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Monday, October 26, 2020

Mindfulness, Compassion, Nonviolence - Series 3

 

 Hope you used the link and  tried the practice. That guided meditation was one of the fundamentals I learnt from Rev. Thich Nath Hanh (affectionately call Thay) and his disciples during the retreats I attended with him. I have also been practicing them regularly since.

Sitting quiet is not easy. In Tamil language, an advice made famous by Thaymanavar, a saint from the 16th century is “Summa iru” meaning “stay quiet and/or silent”. Here is his full poem:  

சும்மா இருப்பதுவே சுட்டற்ற பூர்ணமென்று எம்மால் அறிதற்கு எளிதோ பராபரமே   

There is a beautiful poem on Keeping Quiet  by Pablo Neruda, the famous poet from Chile. Here is a link to that poem.  http://quantum.bu.edu/zen/readings/quoteNeruda.pdf

He starts with “Now we will count to twelve and we will all keep still for once on the face of the earth, let’s not speak in any language” and ends by saying :”perhaps a huge silence might interrupt this sadness of never understanding ourselves and of threatening ourselves with death. Now I’ll count up to twelve and you keep quiet and I will go”.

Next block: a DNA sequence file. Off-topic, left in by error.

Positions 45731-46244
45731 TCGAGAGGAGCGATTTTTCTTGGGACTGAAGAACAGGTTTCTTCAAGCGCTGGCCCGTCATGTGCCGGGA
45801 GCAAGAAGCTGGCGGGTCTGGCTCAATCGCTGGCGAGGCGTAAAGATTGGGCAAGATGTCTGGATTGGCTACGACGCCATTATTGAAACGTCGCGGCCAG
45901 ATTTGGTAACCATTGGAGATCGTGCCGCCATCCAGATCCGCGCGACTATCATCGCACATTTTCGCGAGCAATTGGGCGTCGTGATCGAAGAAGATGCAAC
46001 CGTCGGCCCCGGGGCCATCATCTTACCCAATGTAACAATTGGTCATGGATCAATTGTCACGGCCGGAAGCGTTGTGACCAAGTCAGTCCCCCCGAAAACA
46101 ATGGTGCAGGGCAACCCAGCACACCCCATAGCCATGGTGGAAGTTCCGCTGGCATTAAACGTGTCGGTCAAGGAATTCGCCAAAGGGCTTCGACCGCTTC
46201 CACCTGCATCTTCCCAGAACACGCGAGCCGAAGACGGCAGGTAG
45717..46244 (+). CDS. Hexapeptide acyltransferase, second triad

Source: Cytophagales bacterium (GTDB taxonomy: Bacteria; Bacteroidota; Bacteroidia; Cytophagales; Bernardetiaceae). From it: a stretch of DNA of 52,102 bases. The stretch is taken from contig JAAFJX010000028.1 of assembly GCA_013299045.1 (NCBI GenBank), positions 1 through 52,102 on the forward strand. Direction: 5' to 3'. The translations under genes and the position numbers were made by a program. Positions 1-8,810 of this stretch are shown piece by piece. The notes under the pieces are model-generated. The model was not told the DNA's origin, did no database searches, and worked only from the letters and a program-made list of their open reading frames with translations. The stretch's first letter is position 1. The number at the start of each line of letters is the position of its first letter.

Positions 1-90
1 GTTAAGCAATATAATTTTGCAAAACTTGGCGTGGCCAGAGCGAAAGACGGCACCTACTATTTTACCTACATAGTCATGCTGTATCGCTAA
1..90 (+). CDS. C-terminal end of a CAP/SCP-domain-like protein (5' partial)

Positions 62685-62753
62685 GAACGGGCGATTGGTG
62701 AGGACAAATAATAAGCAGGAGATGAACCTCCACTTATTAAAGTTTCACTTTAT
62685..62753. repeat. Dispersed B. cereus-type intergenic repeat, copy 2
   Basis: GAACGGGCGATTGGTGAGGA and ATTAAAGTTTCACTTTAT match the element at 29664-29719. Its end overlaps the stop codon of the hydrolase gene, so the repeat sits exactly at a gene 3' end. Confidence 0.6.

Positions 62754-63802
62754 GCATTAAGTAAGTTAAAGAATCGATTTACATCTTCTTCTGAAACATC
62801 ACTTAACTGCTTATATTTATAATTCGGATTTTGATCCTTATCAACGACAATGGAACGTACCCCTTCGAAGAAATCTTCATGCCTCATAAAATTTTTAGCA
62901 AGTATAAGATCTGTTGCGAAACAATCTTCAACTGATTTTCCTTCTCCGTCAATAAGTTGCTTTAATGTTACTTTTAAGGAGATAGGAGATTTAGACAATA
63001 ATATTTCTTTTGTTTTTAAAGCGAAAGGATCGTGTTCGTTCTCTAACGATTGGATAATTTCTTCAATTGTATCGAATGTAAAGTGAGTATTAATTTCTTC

It is possible with strong intention and determination to sit quiet for a few minutes and practice daily. How else can you focus and meditate if you cannot even sit for a few minutes? There are a few among us who just cannot sit still. The best method for them is to learn walking meditation. Yes, Buddhist system  teaches us how to walk mindfully. In Mindful Meditation, you learn to me mindful doing whatever you are doing.

One more point before I start the next session. This is about physiology. Focus on breathing is part of all systems of meditation. It is now well-established that slow breathing stimulates the vagus nerve, which is a part of the parasympathetic nervous system of our body. Just breathing slow and even has been shown to be associated with slower heart rate, lowering of blood pressure and muscle relaxation. Conversely, you will experience slowing down of your parade of thoughts when the respiration slows down. In Mindful Meditation, normal breathing is the anchor. There is no special way of breathing. It can be practiced anywhere, any time. These are the reasons I am so much in favor of this method of meditation.

Now, you may wish to practice breathing mindfully using the following link before we meet again:

Mindful Breathing Meditation with Thich Nhat Hanh  https://www.youtube.com/watch?v=J62F0Y6PKes&ab_channel=SoundsTru


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